SP: I am no longer a stay at home mom. I am a full time mom, I work full time and write. It's a lot on my plate but there is no rest for the wicked, with the help of my husband I am able to juggle this most of the time. As far as full time moms being bland or sexless I would have to disagree, we just learn to prioritize. I don't find it necessary to get all dolled up to do laundry and clean house I am no June Cleaver. But I do try to maintain my appearance. If I am working or have an outing that requires more than yoga pants and a tank top then yes I will take the time do my hair and make-up. :) I agree having a head shot that is alluring or attractive might make readers take another look is great, but I would much rather them read my books than stare at my picture.

MJN: There are many venues, digital and print, that publish romantic and erotic fiction. You have published your works independently. Was it a conscious decision, to gain more control over the final product? That's one of the reasons many independent authors cite.

SP: I like the fact that I can be hands on with every aspect of my book. From the template I use or the design for front and back cover. I like the control I have over it. If something doesn't look right or doesn't come out the way that I wanted it then I have no one to blame but myself. I am still fairly new to writing and publishing and I really wanted to be able to have final say in how my book was published.

MJN: Some romance publishers have a "heat level" scale and they assign a number/category to each book based on the content. When you write your fiction, do you make an effort to adhere to any particular heat level?

SP: No, not really. I make sure that there is a disclaimer in my books warning the reader that what they are about the read has nudity or strong language, ect. I strongly recommend that anyone under the age of 18 not read my books. They are not young adult or for the faint of heart. It is written for adults by an adult. In my mind I don't feel it’s necessary to give a heat level. For this reason not everyone finds the same things sexy or a turn on. For example: One might be completely turned on by the thought of being spanked, where as another person may find it archaic or barbaric. So they heat level wouldn't really apply to either of them. Everyone has different level of what they consider sexy or arousing. All I am doing is trying to titillate your mind a bit. If you like reading my erotica that's great! If not then go back to reading Chicken Soup for the Soul, my books are obviously not for you.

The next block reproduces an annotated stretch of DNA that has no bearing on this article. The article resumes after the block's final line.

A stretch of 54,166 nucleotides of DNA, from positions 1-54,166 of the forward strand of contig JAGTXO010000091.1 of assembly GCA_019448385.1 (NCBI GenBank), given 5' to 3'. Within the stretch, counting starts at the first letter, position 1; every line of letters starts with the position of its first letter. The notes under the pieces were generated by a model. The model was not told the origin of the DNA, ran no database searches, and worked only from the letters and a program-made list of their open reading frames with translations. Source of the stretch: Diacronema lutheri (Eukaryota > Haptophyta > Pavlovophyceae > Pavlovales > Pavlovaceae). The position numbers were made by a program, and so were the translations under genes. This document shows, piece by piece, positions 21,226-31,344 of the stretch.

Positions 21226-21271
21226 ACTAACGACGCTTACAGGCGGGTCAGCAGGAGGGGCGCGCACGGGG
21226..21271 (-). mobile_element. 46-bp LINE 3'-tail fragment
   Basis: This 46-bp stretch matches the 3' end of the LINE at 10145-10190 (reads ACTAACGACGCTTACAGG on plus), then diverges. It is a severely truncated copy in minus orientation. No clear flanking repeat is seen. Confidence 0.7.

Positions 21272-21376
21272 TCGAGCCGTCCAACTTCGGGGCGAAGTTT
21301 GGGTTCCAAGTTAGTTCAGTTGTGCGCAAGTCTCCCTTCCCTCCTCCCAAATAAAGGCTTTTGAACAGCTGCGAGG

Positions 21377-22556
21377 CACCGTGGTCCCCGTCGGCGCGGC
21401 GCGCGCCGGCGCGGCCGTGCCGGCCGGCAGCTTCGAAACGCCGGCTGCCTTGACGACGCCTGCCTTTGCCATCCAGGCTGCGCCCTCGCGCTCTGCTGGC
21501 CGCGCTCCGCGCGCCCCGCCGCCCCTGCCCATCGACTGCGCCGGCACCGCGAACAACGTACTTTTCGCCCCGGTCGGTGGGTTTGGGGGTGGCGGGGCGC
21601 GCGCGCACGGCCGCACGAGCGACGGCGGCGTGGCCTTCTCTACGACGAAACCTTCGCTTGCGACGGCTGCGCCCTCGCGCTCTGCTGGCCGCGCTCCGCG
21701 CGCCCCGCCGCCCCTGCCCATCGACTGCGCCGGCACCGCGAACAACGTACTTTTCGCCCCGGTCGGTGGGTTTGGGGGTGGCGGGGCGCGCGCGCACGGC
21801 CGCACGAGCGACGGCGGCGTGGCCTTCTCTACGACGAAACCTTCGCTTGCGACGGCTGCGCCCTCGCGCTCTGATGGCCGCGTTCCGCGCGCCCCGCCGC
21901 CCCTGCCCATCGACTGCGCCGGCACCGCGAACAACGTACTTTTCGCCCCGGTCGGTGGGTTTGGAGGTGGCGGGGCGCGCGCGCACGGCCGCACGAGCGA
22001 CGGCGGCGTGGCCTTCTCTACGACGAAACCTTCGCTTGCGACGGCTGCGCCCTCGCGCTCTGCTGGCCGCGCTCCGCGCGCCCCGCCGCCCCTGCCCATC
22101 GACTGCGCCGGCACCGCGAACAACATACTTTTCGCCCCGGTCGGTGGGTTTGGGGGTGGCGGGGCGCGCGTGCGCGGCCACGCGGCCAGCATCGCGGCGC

MJN: Many of your reviewers have commented on one particular technique you use: throwing curveballs and constantly surprising the reader. Diamonds in the Sea contains an element of ... almost X-files? The novel starts off as a rebound romance between a single mom and her ex brother-in-law and ends with government conspiracy.

SP: I like curve balls but I hate cliff hangers. One of my pet peeves when reading a book is predictability. If I am reading a book and I can see how the end is going to happen before I even get there then I become bored with the book. I want my readers to think they know where I am going and then BAM I throw you a curve ball that you will either love me or hate me for. But in the end you keep reading and that's the goal is to keep the readers reading, keep them interested. I want my readers to be able to escape there real lives and slip into the ones I write. I want them to think about my book even when they aren't reading it. Curve balls keep them on their toes. Diamonds in the Sea was my baby, my first published book. It is surrounded in danger, action, lies deceit, love and my favorite part....mermaids! I wanted to give people a story that they could become attached to. I knew I was on to something when my mom called my crying asking me, "Why? Why did you have to kill that person off?" Hence she did not like my curve ball.

MJN: With so much romantic and erotic fiction released, how does an author who writes in this genre stay competitive? One of the reasons why I've avoided writing in that genre myself is because the scenarios are really limited. At first it seems like with sex possibilities are endless, but in reality there are just so many potential combinations. MF, MFF, MMF, and only so many potential outcomes. The originality is in the details. It's not the sex itself but what happens before and after.